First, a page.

Your Facebook Status Updates Can Reveal Dark Aspects Of Your Personality

If you think your friend might be a narcissist, investigating their Facebook status updates could reveal the truth.

According to a new study published online in October in the journal Personality And Individual Differences, researchers can detect the presence of the so-called “Dark Triad” of psychological traits simply by analysing the wording of a person’s Facebook status updates.

The Dark Triad is a group of three personality traits — psychopathy, narcissism, and manipulativeness — that psychologists consider to be undesirable and socially damaging.

The wealth of data provided by Facebook users has opened the door to new way of analysing personality for researchers.

“Facebook has revolutionised how people interact on the Internet, and this offers a unique opportunity for psychological research,” study researcher Danilo Garcia, of Sahlgrenska Academy in Sweden, said in a press release.

Studying Facebook

To conduct the study, the researchers administered personality tests to just over 300 Americans and then had them provide their fifteen most recent Facebook status updates.

The personality test had subjects answer questions that tested specific personality traits, most notably how outgoing the participants were, how neurotic they were, and testing for the Dark Triad of personality.

After receiving the results of the personality test, the scientists analysed the text of the subjects status updates based upon an algorithm that measures the significance of specific words, designed by Lund University’s Sverker Sikström. The status results were combined with basic information about the user’s profile, such as the frequency of status updates and the number of Facebook friends.

When it came to narcissism and psychopathy, the researchers found a strong correlation between what the Facebook status update analysis predicted and what the personality tests suggested.

“[The study] suggests that behaviour such as self promotion, emotional coldness, duplicity and aggressiveness is expressed when individuals broadcast current states or make written statements in Facebook,” Garcia said in an audio presentation of the study.

People who tested positive for psychopathy tended to post “negatively charged or odd formulations more often,” including posts that mentioned explicit violent or sexual content, said Garcia.

Meanwhile, those with narcissistic traits tended to post frequently about their own good characteristics as acts of self-promotion.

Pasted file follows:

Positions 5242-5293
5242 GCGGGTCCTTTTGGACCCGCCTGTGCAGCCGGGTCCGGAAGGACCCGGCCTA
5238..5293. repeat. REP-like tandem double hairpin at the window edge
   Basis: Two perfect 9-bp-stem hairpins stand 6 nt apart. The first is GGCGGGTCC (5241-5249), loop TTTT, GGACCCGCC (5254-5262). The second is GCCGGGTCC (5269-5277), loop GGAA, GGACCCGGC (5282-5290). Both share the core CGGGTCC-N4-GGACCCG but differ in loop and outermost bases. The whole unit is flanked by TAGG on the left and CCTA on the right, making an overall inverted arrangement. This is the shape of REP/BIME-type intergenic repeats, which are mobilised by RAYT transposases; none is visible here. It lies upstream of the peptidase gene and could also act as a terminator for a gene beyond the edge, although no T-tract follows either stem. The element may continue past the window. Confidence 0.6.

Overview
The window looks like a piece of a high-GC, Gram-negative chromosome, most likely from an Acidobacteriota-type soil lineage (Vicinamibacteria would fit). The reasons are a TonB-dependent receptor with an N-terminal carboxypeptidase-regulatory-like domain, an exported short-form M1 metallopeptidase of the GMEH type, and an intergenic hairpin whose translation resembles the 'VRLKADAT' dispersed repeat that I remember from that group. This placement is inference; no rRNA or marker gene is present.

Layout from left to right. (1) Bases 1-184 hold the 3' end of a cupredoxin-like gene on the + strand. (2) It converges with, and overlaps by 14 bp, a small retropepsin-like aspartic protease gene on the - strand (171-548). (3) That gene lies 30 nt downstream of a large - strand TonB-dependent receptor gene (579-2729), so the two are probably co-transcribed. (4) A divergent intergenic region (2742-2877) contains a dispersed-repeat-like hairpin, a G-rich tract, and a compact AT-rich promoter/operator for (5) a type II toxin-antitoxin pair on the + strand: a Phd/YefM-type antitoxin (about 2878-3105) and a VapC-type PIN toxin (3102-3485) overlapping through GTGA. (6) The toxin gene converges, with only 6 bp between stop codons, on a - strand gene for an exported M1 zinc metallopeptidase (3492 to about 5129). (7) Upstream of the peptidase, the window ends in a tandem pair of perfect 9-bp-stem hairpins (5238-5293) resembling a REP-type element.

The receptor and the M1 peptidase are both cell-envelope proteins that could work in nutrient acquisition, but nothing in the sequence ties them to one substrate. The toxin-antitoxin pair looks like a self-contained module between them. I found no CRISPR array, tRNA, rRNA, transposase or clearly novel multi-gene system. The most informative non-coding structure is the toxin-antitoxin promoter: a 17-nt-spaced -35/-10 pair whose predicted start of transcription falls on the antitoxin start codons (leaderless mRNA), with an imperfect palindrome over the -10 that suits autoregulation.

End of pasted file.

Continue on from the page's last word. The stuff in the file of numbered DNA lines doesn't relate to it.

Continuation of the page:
The words most commonly cited in the study's Facebook status updatesScreenshot/Lund UniversityThe words most commonly cited in the study’s Facebook status updates

Missing personality traits
What was perhaps most interesting about the study was what it failed to do. The researchers found that Facebook updates were incapable of predicting positive traits. They could only find a link between personality and Facebook status updates when it came to darker personality traits.

Across the aisle from the Dark Triad, there’s a group of positive traits called the Big Five which include openness, conscientiousness, extraversion, agreeableness, and neuroticism. Surprisingly, they weren’t able to link the presence of these traits in the personality tests to status updates.

The researchers have yet to come up with a definitive reason for why this is, but they think it might have something to do with the way that Facebook serves as a platform for social competition.

“The competition for attention could actually end up getting people to reveal more of their dark side,” Sikstrom told The Local.

Big Data Meets Psychology

This builds off an earlier study by researchers at the University Of Pennsylvania, released Sept. 25 in PLoS ONE. Those researchers used a different algorithm that allowed them to successfully predict gender, age, and even some of the Big Five personality traits.

Their sample was much larger — 75,000 volunteers. They also studied the language used and arranged their data into some pretty cool word clouds.

Its success is largely being credited to using an “open vocabulary approach” that analyses all words as opposed to looking for specific terms. However, the study did not attempt to predict Dark Triad traits.

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